Georgina Torbet
Georgina is the Digital Trends space writer, covering human space exploration, planetary science, and cosmology. She…
Hubble captures the dramatic jets of a baby star
FS Tau is a multi-star system made up of FS Tau A, the bright star-like object near the middle of the image, and FS Tau B (Haro 6-5B), the bright object to the far right that is partially obscured by a dark, vertical lane of dust. The young objects are surrounded by softly illuminated gas and dust of this stellar nursery. The system is only about 2.8 million years old, very young for a star system. Our Sun, by contrast, is about 4.6 billion years old.

A new image from the Hubble Space Telescope shows the drama that unfolds as a new star is born. Within a swirling cloud of dust and gas, a newly formed star is giving off powerful jets that blast away material and cut through the nearby dust of the surrounding nebula to create this stunning vista.

The image shows a system called FS Tau, located 450 light-years away in a region called Taurus-Auriga. Within this region are many stellar nurseries with new stars forming, making it a favorite target for astronomers studying star formation. But this particular system stands out for the dramatic nature of its newborn star, which has formed an epic structure called a Herbig-Haro object.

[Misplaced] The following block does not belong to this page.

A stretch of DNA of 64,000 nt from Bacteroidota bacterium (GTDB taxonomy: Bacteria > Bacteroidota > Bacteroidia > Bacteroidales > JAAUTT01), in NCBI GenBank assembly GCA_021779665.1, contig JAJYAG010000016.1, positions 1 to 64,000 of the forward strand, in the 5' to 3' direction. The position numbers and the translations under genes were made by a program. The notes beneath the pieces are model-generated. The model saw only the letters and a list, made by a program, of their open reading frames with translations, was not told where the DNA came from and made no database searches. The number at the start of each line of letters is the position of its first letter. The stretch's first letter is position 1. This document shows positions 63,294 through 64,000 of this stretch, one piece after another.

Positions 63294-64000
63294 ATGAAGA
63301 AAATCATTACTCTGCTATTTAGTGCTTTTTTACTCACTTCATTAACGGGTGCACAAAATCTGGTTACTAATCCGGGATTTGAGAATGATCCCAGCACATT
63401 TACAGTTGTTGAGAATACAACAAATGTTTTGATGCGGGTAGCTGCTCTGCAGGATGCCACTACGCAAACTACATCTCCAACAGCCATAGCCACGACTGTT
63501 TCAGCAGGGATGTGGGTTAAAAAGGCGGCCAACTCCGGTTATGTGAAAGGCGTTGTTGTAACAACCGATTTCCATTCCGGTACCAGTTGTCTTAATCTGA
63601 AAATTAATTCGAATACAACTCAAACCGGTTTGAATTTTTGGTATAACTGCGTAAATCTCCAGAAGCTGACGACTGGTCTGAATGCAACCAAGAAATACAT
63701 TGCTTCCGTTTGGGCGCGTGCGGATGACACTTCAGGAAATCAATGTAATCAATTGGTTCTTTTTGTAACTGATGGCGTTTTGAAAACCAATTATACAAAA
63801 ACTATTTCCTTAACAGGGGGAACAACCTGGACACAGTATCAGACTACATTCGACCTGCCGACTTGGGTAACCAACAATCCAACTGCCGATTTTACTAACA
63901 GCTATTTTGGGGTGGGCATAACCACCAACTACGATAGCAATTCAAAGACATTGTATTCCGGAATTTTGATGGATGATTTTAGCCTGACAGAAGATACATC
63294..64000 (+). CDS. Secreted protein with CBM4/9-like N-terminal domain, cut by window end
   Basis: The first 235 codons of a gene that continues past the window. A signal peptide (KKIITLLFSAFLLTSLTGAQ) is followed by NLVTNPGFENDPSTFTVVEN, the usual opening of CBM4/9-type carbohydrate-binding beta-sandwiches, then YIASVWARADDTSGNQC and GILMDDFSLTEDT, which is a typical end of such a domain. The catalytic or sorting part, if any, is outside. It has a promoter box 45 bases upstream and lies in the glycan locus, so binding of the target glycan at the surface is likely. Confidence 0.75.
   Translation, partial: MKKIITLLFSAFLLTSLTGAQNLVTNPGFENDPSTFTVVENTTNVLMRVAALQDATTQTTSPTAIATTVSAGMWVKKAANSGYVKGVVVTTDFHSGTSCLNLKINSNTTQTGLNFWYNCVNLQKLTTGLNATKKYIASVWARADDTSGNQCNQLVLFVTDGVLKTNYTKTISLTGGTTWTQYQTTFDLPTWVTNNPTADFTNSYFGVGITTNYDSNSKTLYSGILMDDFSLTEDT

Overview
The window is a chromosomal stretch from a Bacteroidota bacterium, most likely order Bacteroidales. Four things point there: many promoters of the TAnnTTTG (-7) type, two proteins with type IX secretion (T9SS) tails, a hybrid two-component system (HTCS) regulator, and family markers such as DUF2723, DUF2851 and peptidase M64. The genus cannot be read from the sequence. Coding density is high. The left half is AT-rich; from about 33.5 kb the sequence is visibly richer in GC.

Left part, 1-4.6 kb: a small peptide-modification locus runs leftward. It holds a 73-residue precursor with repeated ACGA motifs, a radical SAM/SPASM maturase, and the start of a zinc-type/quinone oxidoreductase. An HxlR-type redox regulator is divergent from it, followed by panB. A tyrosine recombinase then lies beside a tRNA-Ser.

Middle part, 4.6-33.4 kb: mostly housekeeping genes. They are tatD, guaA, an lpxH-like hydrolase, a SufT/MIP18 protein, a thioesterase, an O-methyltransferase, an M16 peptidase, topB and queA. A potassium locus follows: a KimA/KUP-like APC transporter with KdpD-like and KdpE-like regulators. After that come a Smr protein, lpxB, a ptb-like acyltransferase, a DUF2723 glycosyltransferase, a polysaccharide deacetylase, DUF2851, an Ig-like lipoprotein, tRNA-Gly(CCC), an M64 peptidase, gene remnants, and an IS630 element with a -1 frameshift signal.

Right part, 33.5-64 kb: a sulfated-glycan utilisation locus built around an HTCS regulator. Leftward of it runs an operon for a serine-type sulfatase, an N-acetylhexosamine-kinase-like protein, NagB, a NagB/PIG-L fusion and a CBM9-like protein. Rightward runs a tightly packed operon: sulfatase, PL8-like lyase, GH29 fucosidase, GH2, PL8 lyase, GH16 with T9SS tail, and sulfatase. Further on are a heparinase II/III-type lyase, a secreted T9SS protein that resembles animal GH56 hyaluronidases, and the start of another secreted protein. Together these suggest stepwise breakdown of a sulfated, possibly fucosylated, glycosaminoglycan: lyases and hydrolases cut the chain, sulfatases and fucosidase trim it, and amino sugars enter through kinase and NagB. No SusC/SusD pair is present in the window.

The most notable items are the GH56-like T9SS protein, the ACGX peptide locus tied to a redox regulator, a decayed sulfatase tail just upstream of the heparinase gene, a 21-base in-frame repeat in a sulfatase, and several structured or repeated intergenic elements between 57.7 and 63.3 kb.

Read more
Hubble images the spooky Spider Galaxy
This image from the NASA/ESA Hubble Space Telescope shows the irregular galaxy UGC 5829.

This week's image from the Hubble Space Telescope shows an irregular galaxy, the spindly arms and clawed shape of which has led to it being named the Spider Galaxy. Located 30 million light-years away, the galaxy also known as UGC 5829 is an irregular galaxy that lacks the clear, orderly arms seen in spiral galaxies like the Milky Way.

This image from the NASA/ESA Hubble Space Telescope shows the irregular galaxy UGC 5829. ESA/Hubble & NASA, R. Tully, M. Messa

Read more
See planets being born in new images from the Very Large Telescope
This composite image shows the MWC 758 planet-forming disc, located about 500 light-years away in the Taurus region, as seen with two different facilities. The yellow colour represents infrared observations obtained with the Spectro-Polarimetric High-contrast Exoplanet REsearch (SPHERE) instrument on ESO’s Very Large Telescope (VLT). The blue regions on the other hand correspond to observations performed with the Atacama Large Millimeter/submillimeter Array (ALMA).

Astronomers have used the Very Large Telescope to peer into the disks of matter from which exoplanets form, looking at more than 80 young stars to see which may have planets forming around them. This is the largest study to date on these planet-forming disks, which are often found within the same huge clouds of dust and gas that stars form within.

A total of 86 young stars were studied in three regions known to host star formation: Taurus and Chamaeleon I, each located around 600 light-years away, and Orion, a famous stellar nursery located around 1,600 light-years away. The researchers took images of the disks around the stars, looking at their structures for clues about how different types of planets can form.

Read more